‘Free food’ incentive is not always effective

Free Food – a phrase that motivates almost every college student to attend whatever event offers it. Free food has been given at various events at The Knight Club as well as spaghetti dinners at a local church.

Although free food convinces many college students to attend an event, there is always one group of people that this trick never works on: people with food allergies.

Free food has never enticed me because I cannot eat gluten, which is a protein found in various grains including wheat, barley and rye.

In other words, it is what makes bread puffy. Typically the free food served has gluten in it. Spaghetti, pizza, cookies, brownies and pretty much every other free food I have been offered is something I cannot eat.

I suppose I have been offered vegetables before, but free veggies are not much of an incentive – unless you are a rabbit or really love vegetables.

Whenever free food that a rabbit would not eat is offered, I have no way of knowing if it is safe.

For example, I can never tell if chips – which are typically served at events – have gluten because gluten is placed in lots of food nobody would ever suspect they are in. There has been gluten in tomato salsa before, for example.

The sad thing is that many of the events they have on campus seem really fun like the karaoke nights. I’ve gone before and had a blast.

However, potentially delicious or harmful foods can be the deciding factor on whether to go to an event on campus.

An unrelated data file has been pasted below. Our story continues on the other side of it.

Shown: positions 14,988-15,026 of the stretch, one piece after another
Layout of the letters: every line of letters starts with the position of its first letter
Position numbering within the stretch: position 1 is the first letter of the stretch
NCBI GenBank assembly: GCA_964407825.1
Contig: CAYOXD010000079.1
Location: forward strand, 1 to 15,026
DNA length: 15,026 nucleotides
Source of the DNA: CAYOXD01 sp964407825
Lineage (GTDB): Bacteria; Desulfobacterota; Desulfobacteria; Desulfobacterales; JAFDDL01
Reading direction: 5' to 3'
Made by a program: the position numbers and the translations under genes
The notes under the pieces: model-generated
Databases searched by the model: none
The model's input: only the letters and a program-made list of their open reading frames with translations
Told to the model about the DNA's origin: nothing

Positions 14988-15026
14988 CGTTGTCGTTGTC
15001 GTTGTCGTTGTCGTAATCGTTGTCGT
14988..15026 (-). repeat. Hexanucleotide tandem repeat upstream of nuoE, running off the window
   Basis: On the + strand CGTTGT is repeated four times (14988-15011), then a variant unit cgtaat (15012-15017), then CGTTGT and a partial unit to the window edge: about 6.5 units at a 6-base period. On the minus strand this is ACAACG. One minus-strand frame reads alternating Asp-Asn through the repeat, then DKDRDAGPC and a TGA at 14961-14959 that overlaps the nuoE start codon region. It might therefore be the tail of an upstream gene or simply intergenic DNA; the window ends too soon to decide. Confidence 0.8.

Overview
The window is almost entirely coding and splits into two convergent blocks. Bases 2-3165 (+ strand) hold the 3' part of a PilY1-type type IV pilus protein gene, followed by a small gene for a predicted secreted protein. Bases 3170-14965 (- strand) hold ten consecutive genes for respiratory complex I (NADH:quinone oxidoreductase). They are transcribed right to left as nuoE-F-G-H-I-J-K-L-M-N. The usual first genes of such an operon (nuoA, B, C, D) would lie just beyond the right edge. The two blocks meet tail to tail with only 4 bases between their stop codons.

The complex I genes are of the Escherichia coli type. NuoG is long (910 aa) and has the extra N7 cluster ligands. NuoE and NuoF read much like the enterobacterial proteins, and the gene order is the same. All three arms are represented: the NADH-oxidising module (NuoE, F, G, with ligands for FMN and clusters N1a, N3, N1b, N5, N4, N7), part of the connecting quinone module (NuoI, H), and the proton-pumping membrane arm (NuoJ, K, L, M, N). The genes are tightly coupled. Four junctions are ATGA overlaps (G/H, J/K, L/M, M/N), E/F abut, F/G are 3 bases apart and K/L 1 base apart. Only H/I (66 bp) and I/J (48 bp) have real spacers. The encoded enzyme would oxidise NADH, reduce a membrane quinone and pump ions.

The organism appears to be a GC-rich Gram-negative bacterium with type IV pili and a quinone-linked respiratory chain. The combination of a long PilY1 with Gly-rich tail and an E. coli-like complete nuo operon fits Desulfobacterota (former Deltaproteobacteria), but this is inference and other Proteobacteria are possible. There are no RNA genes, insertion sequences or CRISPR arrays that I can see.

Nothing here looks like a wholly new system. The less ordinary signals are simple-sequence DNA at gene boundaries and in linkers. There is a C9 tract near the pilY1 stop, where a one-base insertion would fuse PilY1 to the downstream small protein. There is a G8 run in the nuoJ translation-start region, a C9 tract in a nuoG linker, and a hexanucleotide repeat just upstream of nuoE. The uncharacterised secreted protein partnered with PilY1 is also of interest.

Is there a solution to the problem of Gannon not enticing people with food allergies to go to events on campus?

I believe there is. Gannon should have gluten-free desserts at these events too.

Because I cannot eat baked goods on a regular basis, as soon as I hear “Gluten-free cookies!” or something of that sort, I immediately want to go, no matter what the event is.

If Gannon events have allergen-free food, many people with allergies would show up.

Besides, it is not like gluten-free desserts are not made at Gannon. We have a gluten-free dessert corner in the cafeteria. People who can eat gluten have eaten the gluten-free chocolate chip cookies.

I know because I let my friend eat one and she said it tastes better than the regular cookies in the cafeteria.

If all the chocolate chip cookies at events were gluten-free and tasted like the ones at the cafeteria, maybe more people would show up for better cookies.

Think about it, most of the food that was made for people who could literally eat anything probably does not taste as good as food that was carefully prepared not to kill somebody.

Putting together food with care usually means the food will taste better.

Allergy-free, better tasting food is the one solution to get more people to show up to more events at Gannon.



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